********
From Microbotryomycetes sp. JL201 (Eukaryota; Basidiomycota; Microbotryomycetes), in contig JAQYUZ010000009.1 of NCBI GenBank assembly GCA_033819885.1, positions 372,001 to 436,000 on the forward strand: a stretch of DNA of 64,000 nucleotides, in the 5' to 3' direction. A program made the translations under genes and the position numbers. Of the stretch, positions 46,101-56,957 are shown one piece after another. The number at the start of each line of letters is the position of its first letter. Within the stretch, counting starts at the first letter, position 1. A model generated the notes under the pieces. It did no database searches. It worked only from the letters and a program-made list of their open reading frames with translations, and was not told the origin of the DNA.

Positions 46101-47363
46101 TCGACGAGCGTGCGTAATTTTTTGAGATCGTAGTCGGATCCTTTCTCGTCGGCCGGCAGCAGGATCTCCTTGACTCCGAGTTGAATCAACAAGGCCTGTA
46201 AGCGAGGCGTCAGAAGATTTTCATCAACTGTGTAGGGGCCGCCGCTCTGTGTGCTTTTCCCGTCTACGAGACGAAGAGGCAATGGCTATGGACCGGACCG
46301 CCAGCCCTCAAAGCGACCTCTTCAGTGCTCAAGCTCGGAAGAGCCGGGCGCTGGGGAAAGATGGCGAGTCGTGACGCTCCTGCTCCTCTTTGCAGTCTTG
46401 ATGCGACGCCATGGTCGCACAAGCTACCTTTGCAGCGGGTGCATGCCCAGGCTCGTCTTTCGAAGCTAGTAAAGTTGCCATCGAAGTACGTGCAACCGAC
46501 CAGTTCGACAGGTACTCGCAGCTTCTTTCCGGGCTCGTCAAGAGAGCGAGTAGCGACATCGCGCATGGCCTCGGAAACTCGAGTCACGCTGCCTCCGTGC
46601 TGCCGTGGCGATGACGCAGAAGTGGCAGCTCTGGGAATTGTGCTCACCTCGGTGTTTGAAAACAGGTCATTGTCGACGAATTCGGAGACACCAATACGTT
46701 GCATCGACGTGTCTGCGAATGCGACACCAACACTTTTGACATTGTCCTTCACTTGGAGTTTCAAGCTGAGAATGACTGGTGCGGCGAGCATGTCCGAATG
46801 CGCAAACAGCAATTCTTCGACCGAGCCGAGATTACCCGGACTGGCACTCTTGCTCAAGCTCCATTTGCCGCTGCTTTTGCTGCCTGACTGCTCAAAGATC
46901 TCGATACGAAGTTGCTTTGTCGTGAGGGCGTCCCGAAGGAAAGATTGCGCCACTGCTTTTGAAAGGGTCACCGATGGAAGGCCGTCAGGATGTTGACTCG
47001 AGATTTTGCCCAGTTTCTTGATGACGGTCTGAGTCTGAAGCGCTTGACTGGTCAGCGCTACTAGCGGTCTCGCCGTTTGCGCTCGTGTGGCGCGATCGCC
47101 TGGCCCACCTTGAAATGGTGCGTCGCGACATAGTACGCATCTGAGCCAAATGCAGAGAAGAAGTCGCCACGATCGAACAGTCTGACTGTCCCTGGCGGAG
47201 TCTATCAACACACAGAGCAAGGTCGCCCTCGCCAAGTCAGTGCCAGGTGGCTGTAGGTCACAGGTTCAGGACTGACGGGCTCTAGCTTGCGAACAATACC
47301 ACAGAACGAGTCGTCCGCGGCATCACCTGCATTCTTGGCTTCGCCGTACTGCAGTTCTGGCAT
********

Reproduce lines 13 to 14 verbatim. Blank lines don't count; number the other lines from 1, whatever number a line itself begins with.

47101 TGGCCCACCTTGAAATGGTGCGTCGCGACATAGTACGCATCTGAGCCAAATGCAGAGAAGAAGTCGCCACGATCGAACAGTCTGACTGTCCCTGGCGGAG
47201 TCTATCAACACACAGAGCAAGGTCGCCCTCGCCAAGTCAGTGCCAGGTGGCTGTAGGTCACAGGTTCAGGACTGACGGGCTCTAGCTTGCGAACAATACC